NY Times opinion columnist Michelle Goldberg has coined a new term for the left’s misery over the election of President Trump: Democracy grief. According to Goldberg, the feeling that some environmentalists have about climate change is called “climate grief.” Democracy grief is the equivalent for those who believe a second Trump term will mark the end of liberal democracy in the Unites States:

Lately, I think I’m experiencing democracy grief. For anyone who was, like me, born after the civil rights movement finally made democracy in America real, liberal democracy has always been part of the climate, as easy to take for granted as clean air or the changing of the seasons. When I contemplate the sort of illiberal oligarchy that would await my children should Donald Trump win another term, the scale of the loss feels so vast that I can barely process it.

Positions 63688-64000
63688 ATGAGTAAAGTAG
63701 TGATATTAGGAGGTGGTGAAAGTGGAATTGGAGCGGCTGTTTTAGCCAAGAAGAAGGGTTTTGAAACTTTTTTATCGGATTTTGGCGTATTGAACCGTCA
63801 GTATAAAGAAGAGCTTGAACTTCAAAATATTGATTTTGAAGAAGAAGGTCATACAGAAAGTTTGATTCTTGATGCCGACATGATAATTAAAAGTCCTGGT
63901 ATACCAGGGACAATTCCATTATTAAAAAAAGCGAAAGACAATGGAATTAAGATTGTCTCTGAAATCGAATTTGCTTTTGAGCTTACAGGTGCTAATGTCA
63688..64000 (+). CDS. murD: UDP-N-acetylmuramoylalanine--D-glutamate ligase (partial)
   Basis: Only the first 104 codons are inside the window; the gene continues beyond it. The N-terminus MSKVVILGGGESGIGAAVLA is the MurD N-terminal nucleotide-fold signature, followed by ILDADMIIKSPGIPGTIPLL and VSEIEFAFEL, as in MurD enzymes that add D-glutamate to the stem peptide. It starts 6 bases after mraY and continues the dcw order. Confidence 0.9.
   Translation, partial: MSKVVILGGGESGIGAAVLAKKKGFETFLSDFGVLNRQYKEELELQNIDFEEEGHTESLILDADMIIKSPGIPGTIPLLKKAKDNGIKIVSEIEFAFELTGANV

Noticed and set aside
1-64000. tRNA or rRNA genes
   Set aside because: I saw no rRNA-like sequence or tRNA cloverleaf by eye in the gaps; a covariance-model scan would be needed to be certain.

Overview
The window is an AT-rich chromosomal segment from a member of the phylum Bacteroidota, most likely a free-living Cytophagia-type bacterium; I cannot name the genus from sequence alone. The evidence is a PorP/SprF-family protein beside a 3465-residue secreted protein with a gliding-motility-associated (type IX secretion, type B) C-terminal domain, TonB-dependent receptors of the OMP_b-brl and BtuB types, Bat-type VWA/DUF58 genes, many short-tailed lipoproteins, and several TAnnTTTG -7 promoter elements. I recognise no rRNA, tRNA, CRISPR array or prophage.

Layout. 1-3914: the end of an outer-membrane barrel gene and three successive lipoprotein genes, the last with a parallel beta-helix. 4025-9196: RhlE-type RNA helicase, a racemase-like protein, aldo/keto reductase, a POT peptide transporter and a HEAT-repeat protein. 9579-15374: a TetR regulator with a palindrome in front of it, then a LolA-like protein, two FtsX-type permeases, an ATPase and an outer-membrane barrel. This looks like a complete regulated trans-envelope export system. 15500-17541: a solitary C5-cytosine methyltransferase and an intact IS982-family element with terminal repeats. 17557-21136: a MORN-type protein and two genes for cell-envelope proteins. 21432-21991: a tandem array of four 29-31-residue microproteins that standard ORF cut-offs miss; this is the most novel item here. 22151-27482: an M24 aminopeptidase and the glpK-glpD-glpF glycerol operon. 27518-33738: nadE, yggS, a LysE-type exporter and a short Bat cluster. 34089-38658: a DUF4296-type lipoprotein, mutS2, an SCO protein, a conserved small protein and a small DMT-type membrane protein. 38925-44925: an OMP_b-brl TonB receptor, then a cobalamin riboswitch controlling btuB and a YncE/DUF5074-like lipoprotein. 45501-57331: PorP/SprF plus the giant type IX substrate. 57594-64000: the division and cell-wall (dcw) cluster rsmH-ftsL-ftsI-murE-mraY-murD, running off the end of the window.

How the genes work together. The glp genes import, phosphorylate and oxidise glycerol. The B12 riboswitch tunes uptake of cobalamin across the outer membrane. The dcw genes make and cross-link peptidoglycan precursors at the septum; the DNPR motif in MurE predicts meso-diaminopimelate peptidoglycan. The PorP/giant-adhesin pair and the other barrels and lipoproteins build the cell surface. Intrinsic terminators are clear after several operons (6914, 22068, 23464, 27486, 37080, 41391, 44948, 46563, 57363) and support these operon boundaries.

If you’ve read Goldberg over the years you may already know that she specializes in this sort of vague progressive paranoia. Back in 2006 when “new atheism” was a hot topic and Goldberg was working for Salon, she wrote a book titled “Kingdom Coming: The Rise of Christian Nationalism.” Here’s a bit of the description of the book:

Before the 2004 election, and during the ensuing months when many Americans were trying to understand how an administration marked by cronyism, disregard for the national budget, and poorly disguised self-interest had been reinstated, Goldberg traveled through the heartland of a country in the grips of a fevered religious radicalism: the America of our time. From the classroom to the mega-church to the federal court, she saw how the growing influence of dominionism-the doctrine that Christians have the right to rule nonbelievers-is threatening the foundations of democracy.